“entire want of care which would raise the presumption of indifference to
consequences; or such wantonness or recklessness or grossly careless
disregard of the safety and welfare of the public, or that reckless indifference
to the rights of others, which is equivalent to an intentional violation of them.”
Id. As Russ also instructs, though, the defendant’s conduct is not viewed in
a vacuum, but rather, through the prism of “the circumstances surrounding
the particular case.” Id.
In practical terms, when prosecuting a criminal culpable negligence
case, the State generally presents evidence of the defendant’s conduct and
the jury, drawing from its collective experience, decides whether such
conduct warrants a criminal conviction. See Pitts v. State, 473 So. 2d 1370,
1372 (Fla. 1st DCA 1985) (“The dividing line between the lack of care
required for proof of vehicular homicide by reckless operation of a motor
vehicle . . . and careless driving . . . is obviously hard to draw . . . . [W]e hold
that the assessment of the defendant’s actions was properly left to the
jury.”). We agree with the State that, when asked to determine whether a
defendant’s conduct constitutes criminal culpable negligence, the jury
employs an objective, rather than a subjective, standard, i.e., the jury must
decide what a reasonable person would do “under the circumstances
surrounding the particular case.” Russ, 191 So. at 298. In many culpable
negligence cases, a jury is able to determine what a reasonable person
would do because the circumstances surrounding the case are not so foreign
to it as to warrant the introduction of evidence regarding how a defendant is
trained to respond to particular circumstances. Indeed, almost by definition,
many culpable negligence cases – where the State must prove that the lay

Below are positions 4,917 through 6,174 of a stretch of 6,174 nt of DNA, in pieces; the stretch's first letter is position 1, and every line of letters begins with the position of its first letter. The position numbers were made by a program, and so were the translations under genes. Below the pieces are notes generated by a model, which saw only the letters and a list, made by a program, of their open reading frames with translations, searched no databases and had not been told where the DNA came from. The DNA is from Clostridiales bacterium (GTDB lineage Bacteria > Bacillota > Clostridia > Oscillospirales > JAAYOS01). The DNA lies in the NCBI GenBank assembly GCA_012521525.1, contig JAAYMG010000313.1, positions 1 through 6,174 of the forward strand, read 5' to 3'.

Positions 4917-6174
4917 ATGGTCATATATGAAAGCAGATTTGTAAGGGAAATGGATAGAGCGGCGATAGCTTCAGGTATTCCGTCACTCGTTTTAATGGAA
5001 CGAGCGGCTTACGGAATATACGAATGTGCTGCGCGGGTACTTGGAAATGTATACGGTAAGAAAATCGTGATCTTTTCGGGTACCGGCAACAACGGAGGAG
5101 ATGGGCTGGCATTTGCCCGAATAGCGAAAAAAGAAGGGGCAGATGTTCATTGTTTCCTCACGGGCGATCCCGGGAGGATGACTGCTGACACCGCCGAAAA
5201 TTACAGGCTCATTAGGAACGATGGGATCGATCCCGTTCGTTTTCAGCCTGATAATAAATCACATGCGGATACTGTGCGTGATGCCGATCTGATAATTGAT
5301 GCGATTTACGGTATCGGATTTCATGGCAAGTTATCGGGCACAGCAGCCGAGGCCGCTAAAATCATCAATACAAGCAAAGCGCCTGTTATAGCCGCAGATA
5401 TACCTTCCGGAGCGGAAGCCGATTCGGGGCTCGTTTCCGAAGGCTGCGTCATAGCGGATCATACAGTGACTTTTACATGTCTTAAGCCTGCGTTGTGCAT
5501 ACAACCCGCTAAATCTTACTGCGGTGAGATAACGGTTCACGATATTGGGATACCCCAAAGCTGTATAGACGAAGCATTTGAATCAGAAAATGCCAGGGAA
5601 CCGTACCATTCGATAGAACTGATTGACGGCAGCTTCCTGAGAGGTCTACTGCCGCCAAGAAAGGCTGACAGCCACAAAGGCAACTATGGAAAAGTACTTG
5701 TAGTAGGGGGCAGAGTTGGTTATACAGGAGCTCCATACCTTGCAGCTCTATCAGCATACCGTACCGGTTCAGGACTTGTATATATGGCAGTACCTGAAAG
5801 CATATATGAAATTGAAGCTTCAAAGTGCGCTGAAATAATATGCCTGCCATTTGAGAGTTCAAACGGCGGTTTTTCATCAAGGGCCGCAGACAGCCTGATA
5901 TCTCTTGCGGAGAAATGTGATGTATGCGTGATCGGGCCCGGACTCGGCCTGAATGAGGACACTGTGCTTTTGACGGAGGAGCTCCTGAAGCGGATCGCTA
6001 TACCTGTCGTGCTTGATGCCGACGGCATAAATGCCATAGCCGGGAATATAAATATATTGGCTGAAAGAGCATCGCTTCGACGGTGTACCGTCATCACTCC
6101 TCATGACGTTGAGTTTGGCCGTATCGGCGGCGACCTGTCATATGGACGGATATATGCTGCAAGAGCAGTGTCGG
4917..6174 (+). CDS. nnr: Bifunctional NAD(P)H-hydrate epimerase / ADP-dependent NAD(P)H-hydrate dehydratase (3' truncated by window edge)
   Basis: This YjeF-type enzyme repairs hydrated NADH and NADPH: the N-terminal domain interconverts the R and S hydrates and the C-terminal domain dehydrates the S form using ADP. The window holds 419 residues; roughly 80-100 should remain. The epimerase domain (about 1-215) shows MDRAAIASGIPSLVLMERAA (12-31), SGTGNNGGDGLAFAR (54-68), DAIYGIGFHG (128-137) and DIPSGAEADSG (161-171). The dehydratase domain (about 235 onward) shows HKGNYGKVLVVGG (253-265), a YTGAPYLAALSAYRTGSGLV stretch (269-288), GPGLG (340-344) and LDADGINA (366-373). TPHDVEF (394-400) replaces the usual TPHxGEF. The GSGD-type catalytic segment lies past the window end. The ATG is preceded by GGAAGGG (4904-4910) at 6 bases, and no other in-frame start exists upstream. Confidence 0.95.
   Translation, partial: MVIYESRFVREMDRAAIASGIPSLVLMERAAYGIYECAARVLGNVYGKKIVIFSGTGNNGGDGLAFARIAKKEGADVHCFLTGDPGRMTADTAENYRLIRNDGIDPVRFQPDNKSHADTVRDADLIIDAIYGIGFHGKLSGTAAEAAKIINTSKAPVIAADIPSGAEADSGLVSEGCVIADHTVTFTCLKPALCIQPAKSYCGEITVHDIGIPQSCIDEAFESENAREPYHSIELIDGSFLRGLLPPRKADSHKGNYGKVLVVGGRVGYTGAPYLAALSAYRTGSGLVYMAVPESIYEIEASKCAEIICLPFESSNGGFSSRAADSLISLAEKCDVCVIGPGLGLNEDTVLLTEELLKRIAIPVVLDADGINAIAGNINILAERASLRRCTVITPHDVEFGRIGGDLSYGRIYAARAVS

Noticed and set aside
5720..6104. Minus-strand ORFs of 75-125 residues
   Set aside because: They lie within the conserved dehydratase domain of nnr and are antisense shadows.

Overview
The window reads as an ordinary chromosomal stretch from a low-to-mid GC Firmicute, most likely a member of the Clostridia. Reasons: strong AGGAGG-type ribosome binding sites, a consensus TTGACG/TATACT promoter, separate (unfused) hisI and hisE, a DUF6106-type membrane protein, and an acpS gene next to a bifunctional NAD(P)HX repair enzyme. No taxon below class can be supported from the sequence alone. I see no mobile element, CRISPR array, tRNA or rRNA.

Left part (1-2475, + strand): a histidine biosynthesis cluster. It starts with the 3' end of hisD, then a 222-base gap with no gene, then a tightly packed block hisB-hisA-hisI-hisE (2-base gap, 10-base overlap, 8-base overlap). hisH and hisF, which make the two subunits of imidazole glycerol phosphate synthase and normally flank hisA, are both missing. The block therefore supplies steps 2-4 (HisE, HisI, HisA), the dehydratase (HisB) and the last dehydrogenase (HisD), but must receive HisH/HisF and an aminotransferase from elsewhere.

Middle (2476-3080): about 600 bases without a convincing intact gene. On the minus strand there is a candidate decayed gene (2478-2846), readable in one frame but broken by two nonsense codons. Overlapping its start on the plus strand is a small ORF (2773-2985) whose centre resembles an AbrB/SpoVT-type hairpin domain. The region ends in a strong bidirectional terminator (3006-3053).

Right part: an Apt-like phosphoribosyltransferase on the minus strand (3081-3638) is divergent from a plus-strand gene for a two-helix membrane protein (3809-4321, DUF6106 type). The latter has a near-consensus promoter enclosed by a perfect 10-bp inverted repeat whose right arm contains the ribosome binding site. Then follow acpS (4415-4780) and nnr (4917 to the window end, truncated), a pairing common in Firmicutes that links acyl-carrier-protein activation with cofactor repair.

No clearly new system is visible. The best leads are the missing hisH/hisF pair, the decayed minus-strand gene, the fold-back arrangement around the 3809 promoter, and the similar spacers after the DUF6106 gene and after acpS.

defendant acted with a wanton or reckless disregard for the public – do not
involve a trained professional charged with failing to exercise that degree of
skill, care or judgment as is ordinary and reasonable for one engaged in the
given profession. Here, though, such a scenario is presented. The training
undertaken by the professional would be relevant for the jury to consider in
determining how and why the professional assessed and responded to the
situation, and whether, under the circumstances surrounding the particular
case, such assessment and response was objectively reasonable.
B. The culpable negligence charge against Aledda and Aledda’s theory
In this case, Aledda, within the course and scope of his employment
as a police officer, was called to a scene of presumed criminal activity. The
State alleged that Aledda’s assessment of the circumstances, and his
response thereto, constituted such recklessness as to inculpate Aledda.
Aledda asserts that his assessment of, and response to, those
circumstances were dictated by his specific training. This, however, is not a
commonplace culpable negligence case. There was no contention that
Aledda was acting outside the scope of his employment as a law
enforcement officer. Instead, the State alleged that Aledda’s action in firing
his weapon grossly departed from what was ordinary and reasonable for a
law enforcement officer confronting such circumstances. While a jury may
rely generally upon its collective experience in assessing the
reasonableness of a defendant’s conduct, in this instance, Aledda
contended that the degree of skill, care, judgment, and training he was
required to exercise could not easily be measured by laypersons. Indeed,
Aledda’s theory of defense was that his assessment of the situation, and his
resulting actions, were based upon and consistent with his training as a
SWAT officer, and that he was acting to protect, rather than to evince a
reckless disregard for, human life.
While the State was allowed to present evidence as to how other
officers on the scene responded to the situation, and how “shocked” those
officers were that Aledda fired his weapon, the trial court’s challenged
evidentiary ruling precluded Aledda from presenting a key ingredient of his